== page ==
Adam, thanks for the informed insight, I get what you are saying but I just have a different take on the whole "street date" thing. I think it helps a lot to make new releases an "event" based on firm dates because it allows you to build a targeted marketing and production push at a national level. If Hasbro had any control over when their product hits the shelves, it would really enhance their ability to accurately forecast sales projections over the course of the year, so they can refine the release dates over time and optimize their strategy.
Hasbro certainly thinks it has the ability to control their product, as most of their new male action lines do have specific launch dates for the first wave(s) when a big push happens. (These include: Episode I, Saga/Attack of the Clones, Revenge of the Sith, Transformers [Movie], Transformers [Animated], Indiana Jones, The Clone Wars, Wolverine/Marvel Universe, Transformers: Revenge of the Fallen, G.I. Joe: Rise of Cobra. These all had street dates on the boxes for some or all of its early waves of product.) As you probably noticed, Hasbro does have a strategy as to when new products and waves hit. And these targets (more ranges than specific dates) are sometimes missed, in particular, you can see this in Q4 of 2007 and 2009 Hasbro Star Wars lines. Things just happened to get pushed back for various reasons, some of which I am not at liberty to discuss.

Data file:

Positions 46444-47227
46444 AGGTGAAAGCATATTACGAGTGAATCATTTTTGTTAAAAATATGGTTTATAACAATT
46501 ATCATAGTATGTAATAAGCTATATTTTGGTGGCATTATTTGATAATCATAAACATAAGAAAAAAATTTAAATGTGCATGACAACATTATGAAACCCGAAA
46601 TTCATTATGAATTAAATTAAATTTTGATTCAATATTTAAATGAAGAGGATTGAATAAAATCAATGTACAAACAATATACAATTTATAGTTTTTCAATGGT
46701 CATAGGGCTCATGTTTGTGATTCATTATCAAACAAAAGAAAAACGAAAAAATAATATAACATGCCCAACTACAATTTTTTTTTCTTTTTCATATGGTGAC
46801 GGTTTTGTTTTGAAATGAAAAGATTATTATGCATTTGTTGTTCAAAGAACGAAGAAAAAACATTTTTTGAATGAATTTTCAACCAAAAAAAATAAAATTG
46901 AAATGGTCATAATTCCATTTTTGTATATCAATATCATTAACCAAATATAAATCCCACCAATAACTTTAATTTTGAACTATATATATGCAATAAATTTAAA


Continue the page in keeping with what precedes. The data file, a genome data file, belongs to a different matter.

For marketing purposes with lots of items, it definitely has a (potential) place. For some reason, retailers are usually able to coordinate things with Star Wars nicely on those big launch dates. (The big ones, anyway. There were sometimes secondary dates for like a month after the main launch and these tend to be totally ignored.) A big launch gets free press attention (local news), fans go out with friends who may not be collectors who want to see the spectacle, and stores get big sales.
If you've watched this stuff closely the stores basically ignore it for everything that isn't Star Wars, Wal-Mart in particular. The 3 3/4-inch Marvel Universe line and Wolverine were supposed to have a strict street date, which Wal-Mart ignored at many locations and put everything out early. With Transformers, some items got put out early for the first movie and a lot of stores put stuff out a little late for the second one, thus missing the entire point of a large launch date. And with Transformers: Animated, there was an advance release in (if memory serves) Ohio while the rest of the country was supposed to wait to put them out until a specified date-- who benefits from this? Some Wal-Marts, again, ignored this and put them all out, which is why I got my Animated stuff at Wal-Mart. A lot of the stores I frequent missed the Rise of Cobra date and just put the stuff out whenever, typically late.
The thing that really gets my goat is restrictions-- when an item scans as "do not sell." Usually because the store is uninformed and thinks the item has been recalled, which it rarely (never) is. As a collector, I know the score, but what about the kid who finally convinces mom and dad to buy a figure, they take it to the register, and the kid's out of luck? That sucks. Just sell the damn toy.
I agree with Jayson that with exclusives, it does seem sensible. When it works, of course, assuming the store remembers to put it out and/or it doesn't get siphoned off before the street date.